Saturday, November 28, 2009

Long Term Solar Forcing - A better explanation of Global Warming than CO2?

The IPCC gang have essentially dismissed the influence of solar activity - "solar forcing"- on global warming, assigning a 5 times greater effect to mostly-man-made greenhouse gases. Solar ultra-violet, visible, and infrared radiation are the primary factors for the earth's climate, including global average temperatures, and these energy sources appear to be quite constant. However, many scientists have observed correlations between the solar magnetic activity, which is reflected in the sunspot frequency, and climate parameters at the earth. Sunspots have been recorded through several hundreds of years, which make it possible to compare their variable frequency to climate variations to the extent that reliable climatological records exist. Arguably, sunspot data (and sunspot proxies-see below) may be considerably more objective than tree-ring data given the influences of precipitation, altitude, CO2, missing data, clouds, latitude, and other "extraneous" factors. One of the most striking comparisons of sunspot activity to climate was published by E. Friis-Christensen and K. Lassen, Length of the solar cycle: An indicator of solar activity closely associated with climate, Science, 254, 698-700, 1991. In their work, the average temperature in the northern hemisphere was compared to the average solar activity defined from the interval between successive sunspot maxima, concluding "70-90 years oscillations in global mean temperature are correlated with corresponding oscillations in solar activity. Whereas the solar influence is obvious in the data from the last four centuries, signatures of human activity are not yet distinguishable in the observations. " An HTML version of this work is available here and shows a striking correlation between sunspot cycle length and temperature using an 11 year moving average (Fig. 4).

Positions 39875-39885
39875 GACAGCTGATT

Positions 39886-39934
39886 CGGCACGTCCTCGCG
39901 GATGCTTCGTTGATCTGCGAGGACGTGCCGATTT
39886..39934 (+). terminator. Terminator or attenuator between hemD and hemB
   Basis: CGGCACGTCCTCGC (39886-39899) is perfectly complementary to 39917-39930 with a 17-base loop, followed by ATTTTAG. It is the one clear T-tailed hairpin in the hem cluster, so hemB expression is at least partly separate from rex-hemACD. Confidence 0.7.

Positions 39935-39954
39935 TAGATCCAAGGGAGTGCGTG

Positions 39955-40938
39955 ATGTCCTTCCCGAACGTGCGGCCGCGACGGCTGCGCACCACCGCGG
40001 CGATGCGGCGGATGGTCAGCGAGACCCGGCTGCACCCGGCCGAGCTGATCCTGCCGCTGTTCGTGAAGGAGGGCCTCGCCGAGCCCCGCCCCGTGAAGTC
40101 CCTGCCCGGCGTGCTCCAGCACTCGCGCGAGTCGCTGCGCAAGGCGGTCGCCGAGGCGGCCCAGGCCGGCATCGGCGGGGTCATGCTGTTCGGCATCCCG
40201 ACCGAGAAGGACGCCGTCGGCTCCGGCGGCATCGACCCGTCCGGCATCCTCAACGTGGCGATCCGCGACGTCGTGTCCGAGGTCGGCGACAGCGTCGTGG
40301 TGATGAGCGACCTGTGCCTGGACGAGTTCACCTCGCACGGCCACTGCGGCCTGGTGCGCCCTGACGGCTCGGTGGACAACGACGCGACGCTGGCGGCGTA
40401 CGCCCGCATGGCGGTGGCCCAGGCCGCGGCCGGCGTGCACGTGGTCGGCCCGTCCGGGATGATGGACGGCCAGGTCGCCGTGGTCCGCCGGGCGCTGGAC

Sunspot cycles vary in length from about 9 to 14 years. Some peaks are high, others low. The valleys are usually brief, lasting only a couple of years, but sometimes they stretch out much longer. In the 17th century the sun plunged into a 70-year period of spotlessness known as the Maunder Minimum that still baffles scientists. The Maunder Minimum coincided with the middle — and coldest part — of the Little Ice Age, during which Europe and North America, and perhaps much of the rest of the world, were subjected to bitterly cold winters. The postulated reason why decreased solar activity (correlated with decreased sun spots) leads to global cooling is that there is reduced solar wind, which decreases the geomagnetic shield of the earth from cosmic rays, resulting in increased galactic cosmic ray flux to the earth, which cause formation of more low-level clouds and more snow, which in turn cause more albedo effect (more heat reflected), and therefore colder climate.

Above: Yearly-averaged sunspot numbers from 1610 to 2008. Researchers believe upcoming Solar Cycle 24 will be similar to the cycle that peaked in 1928, marked by a red arrow.